Christianity 201

June 21, 2018

Fire and Brimstone – Part One

Filed under: Christianity - Devotions — paulthinkingoutloud @ 5:33 pm
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Part two will run tomorrow, or you can read ahead by clicking the link at the bottom of this page to see it on Clarke’s blog.

by Clarke Dixon

Do we need to bring back hell-fire and brimstone? Preachers don’t seem to preach on hell as often these days, and for that some people are very grateful. Others think that something important has been lost. The good folk at Calvary may or may not have noticed I rarely use the word “hell”, preferring to refer to “separation from God”. But is there even such a thing as being cast out from the presence of God? There are those who would say that God is so loving, that everyone will be saved in the end. That might be what we would like the Bible to teach. But is it?

A brief overview of the Bible will help clarify our thoughts on God’s judgement. Let us begin at Genesis:

. . . then the Lord God formed man from the dust of the ground, and breathed into his nostrils the breath of life; and the man became a living being. Genesis 2:7

And the Lord God commanded the man, “You may freely eat of every tree of the garden; but of the tree of the knowledge of good and evil you shall not eat, for in the day that you eat of it you shall die.” Genesis 2:16-17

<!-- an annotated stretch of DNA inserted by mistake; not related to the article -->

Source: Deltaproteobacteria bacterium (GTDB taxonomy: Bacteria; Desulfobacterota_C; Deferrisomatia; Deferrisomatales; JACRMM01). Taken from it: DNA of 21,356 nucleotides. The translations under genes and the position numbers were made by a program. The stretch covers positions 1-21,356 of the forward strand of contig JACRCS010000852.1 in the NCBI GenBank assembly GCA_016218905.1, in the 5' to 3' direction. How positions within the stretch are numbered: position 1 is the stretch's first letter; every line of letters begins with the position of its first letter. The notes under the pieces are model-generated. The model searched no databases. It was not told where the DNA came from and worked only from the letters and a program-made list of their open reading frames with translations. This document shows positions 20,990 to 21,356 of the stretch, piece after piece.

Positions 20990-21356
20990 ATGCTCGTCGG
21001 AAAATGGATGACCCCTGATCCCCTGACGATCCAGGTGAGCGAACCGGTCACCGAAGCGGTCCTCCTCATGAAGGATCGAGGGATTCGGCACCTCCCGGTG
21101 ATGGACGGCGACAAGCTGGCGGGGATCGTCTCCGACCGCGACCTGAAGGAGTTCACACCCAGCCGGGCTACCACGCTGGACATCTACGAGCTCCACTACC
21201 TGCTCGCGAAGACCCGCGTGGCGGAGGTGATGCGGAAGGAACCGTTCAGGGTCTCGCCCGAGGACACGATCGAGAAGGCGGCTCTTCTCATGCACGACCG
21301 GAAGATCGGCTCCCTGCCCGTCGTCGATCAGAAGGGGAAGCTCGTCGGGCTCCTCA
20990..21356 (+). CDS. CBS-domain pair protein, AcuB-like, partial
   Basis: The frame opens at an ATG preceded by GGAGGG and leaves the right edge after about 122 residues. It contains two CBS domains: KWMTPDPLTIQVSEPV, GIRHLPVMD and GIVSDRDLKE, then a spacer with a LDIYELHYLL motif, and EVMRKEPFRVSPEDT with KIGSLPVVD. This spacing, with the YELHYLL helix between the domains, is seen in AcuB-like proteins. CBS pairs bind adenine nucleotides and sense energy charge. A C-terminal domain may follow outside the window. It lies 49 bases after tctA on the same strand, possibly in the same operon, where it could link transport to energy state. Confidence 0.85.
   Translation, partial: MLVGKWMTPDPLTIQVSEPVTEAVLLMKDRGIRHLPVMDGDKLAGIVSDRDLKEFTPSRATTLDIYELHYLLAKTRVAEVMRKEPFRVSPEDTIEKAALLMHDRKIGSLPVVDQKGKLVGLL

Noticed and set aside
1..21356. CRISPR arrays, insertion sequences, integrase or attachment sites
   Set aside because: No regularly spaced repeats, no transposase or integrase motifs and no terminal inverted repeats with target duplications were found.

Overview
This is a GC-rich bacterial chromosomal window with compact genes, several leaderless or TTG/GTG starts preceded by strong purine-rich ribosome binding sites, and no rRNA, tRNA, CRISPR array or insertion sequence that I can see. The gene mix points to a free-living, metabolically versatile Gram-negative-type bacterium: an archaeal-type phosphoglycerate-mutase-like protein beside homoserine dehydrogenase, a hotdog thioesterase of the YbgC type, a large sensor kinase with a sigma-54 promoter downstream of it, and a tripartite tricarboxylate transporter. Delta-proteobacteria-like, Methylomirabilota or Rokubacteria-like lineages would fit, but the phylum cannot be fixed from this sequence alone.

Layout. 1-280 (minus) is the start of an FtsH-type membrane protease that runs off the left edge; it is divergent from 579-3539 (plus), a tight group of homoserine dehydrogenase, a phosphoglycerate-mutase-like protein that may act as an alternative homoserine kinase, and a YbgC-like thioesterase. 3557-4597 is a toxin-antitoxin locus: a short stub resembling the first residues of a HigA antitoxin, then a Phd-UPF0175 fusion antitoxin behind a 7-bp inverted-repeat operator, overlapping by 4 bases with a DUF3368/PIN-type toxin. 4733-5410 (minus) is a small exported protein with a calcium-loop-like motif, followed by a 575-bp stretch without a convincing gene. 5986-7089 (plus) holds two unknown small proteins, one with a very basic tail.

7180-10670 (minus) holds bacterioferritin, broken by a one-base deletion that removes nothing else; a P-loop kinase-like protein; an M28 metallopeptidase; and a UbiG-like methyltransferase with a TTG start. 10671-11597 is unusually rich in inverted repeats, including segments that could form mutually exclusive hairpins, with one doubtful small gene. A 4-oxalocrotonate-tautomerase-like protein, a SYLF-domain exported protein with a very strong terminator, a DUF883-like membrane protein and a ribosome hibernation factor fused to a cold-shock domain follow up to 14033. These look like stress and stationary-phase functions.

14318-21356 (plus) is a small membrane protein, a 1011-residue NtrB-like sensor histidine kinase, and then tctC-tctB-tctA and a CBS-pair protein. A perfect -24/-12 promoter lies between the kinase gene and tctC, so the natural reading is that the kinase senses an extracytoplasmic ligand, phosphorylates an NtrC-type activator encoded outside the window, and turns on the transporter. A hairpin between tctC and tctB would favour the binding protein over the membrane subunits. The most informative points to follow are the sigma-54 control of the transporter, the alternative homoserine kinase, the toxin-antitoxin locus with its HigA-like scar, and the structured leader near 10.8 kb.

Then the Lord God said, “See, the man has become like one of us, knowing good and evil; and now, he might reach out his hand and take also from the tree of life, and eat, and live forever”— therefore the Lord God sent him forth from the garden of Eden, to till the ground from which he was taken. He drove out the man; and at the east of the garden of Eden he placed the cherubim, and a sword flaming and turning to guard the way to the tree of life. Genesis 3:22-24

The Bible is clear from the get-go that separation from God and His goodness is a consequence of rebellion against Him. Adam and Eve were driven out of the Garden, the place where they could fully experience the presence of God, plus the way to the tree of life was guarded. Death became a reality, a sure thing. The gift of life was taken back.

This is reflected in the New Testament:

For the wages of sin is death . . . Romans 6:23